Saturday, October 6, 2012
A Morbid Taste for Bones - Ellis Peters
In the 12th century, the overly ambitious head of the Shrewsbury Abbey has been on the look out for the relics of a saint he could bring back to the abbey to increase the pilgrims that come there. When he hears the tales of Saint Winifred, who’s buried in the tiny Welsh village of Gwytherin, he thinks he’s found exactly what he needs. In the party the abbey sends to Gwytherin is Brother Cadfael, since he’s a Welshman himself, and will be able to translate for the English brothers.
Once they’re there, it becomes apparent that the villagers don’t want to give up their little saint, and not much later, the leading opponent of moving the grave turns up mysteriously dead, with an arrow in his back. There are wild rumors that Saint Winifred herself shot the arrow, but Brother Cadfael knows that it was a mortal hand that did the deed, and it’s up to him to find out who.
Brother Cadfael’s an interesting character – only becoming a brother after an interesting life, including going on Crusade. It’s this real life experience that helps him solve the murder, and also involves him in the lives of the Welsh villagers. This is a wonderfully compelling mystery - I read it as fast as I could, just to see what had actually happened.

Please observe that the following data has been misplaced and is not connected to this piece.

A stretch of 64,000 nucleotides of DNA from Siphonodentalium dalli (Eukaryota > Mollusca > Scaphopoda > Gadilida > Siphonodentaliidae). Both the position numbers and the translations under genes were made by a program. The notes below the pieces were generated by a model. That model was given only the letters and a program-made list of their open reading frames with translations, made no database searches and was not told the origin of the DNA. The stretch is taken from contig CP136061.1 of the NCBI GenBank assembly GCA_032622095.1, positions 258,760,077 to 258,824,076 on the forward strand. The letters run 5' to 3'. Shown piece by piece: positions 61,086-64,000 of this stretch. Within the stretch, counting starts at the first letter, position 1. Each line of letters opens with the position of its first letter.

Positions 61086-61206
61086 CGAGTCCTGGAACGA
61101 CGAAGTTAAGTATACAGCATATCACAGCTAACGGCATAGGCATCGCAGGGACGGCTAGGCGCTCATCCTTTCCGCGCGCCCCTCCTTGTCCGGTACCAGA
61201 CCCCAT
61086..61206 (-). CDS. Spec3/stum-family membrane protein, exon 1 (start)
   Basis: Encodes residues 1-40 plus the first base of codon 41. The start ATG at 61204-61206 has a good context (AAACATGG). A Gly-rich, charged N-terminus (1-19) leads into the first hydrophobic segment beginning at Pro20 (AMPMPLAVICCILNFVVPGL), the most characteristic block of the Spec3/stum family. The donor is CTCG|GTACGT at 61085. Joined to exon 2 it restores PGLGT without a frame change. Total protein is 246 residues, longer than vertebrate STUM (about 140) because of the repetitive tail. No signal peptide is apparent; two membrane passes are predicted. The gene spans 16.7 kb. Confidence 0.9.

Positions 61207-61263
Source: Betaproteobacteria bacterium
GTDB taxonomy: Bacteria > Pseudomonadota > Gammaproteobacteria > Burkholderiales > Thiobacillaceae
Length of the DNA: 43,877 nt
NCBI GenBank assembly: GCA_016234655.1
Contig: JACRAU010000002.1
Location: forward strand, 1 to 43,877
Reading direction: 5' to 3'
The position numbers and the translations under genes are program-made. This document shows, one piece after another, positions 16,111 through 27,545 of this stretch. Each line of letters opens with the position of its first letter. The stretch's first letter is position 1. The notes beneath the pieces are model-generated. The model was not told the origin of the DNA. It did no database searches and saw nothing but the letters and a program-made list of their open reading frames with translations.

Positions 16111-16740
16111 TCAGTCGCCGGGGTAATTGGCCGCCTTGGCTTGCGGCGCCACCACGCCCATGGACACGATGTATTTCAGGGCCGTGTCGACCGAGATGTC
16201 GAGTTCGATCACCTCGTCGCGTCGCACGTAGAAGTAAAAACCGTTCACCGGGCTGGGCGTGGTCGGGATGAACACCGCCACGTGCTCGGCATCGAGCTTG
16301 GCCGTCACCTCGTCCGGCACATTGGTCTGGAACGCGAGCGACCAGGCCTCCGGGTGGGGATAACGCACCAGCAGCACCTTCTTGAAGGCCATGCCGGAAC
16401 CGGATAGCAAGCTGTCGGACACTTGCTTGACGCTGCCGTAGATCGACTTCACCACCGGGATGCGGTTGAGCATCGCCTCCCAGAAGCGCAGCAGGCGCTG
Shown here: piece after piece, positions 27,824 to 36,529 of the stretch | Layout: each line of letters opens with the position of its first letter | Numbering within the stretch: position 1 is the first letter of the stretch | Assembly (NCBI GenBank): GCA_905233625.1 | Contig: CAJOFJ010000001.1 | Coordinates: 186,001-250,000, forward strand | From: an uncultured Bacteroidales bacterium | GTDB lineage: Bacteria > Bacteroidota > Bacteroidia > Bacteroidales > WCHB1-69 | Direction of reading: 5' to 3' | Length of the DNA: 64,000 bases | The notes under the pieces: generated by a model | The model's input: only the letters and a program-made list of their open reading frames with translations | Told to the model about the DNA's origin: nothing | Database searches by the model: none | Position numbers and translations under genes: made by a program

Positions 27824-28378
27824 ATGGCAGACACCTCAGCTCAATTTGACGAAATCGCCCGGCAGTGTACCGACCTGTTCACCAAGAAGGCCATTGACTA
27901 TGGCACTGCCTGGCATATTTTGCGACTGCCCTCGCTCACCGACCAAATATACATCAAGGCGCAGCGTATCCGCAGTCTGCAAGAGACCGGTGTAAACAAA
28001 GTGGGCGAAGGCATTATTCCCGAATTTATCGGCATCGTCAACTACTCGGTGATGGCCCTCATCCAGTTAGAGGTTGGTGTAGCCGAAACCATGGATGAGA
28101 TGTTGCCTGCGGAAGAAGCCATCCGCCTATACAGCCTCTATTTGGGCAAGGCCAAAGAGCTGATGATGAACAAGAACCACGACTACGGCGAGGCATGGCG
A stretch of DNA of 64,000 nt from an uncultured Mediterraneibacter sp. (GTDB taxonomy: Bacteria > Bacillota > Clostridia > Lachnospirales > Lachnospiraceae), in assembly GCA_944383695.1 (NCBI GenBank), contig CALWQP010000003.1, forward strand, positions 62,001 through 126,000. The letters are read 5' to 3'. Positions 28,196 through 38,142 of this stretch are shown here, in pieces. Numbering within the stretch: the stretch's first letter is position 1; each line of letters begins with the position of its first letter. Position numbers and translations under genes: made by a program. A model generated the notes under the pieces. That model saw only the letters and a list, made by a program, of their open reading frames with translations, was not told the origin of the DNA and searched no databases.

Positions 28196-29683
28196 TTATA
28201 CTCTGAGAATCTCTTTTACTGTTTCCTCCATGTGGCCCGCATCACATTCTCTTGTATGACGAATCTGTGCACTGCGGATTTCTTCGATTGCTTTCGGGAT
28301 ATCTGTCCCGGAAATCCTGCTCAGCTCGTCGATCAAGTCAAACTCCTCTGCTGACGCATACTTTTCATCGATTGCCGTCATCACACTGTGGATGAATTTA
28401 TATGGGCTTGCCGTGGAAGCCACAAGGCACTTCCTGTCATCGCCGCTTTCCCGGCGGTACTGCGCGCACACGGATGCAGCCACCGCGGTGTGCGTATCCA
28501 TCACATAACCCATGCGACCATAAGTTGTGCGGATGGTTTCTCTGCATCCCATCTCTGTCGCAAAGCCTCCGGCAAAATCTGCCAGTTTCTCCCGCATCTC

This is another one of those series I’ve had on my radar for a while, and now that I’ve read a book from it, I’m kicking myself for not reading it sooner. I love historical fiction, and this is obviously lovingly researched, and the characters are wonderfully drawn. Fortunately for me, there’s a ton of them available at the local used book store (I picked up the first two for a song), so I definitely see myself reading more.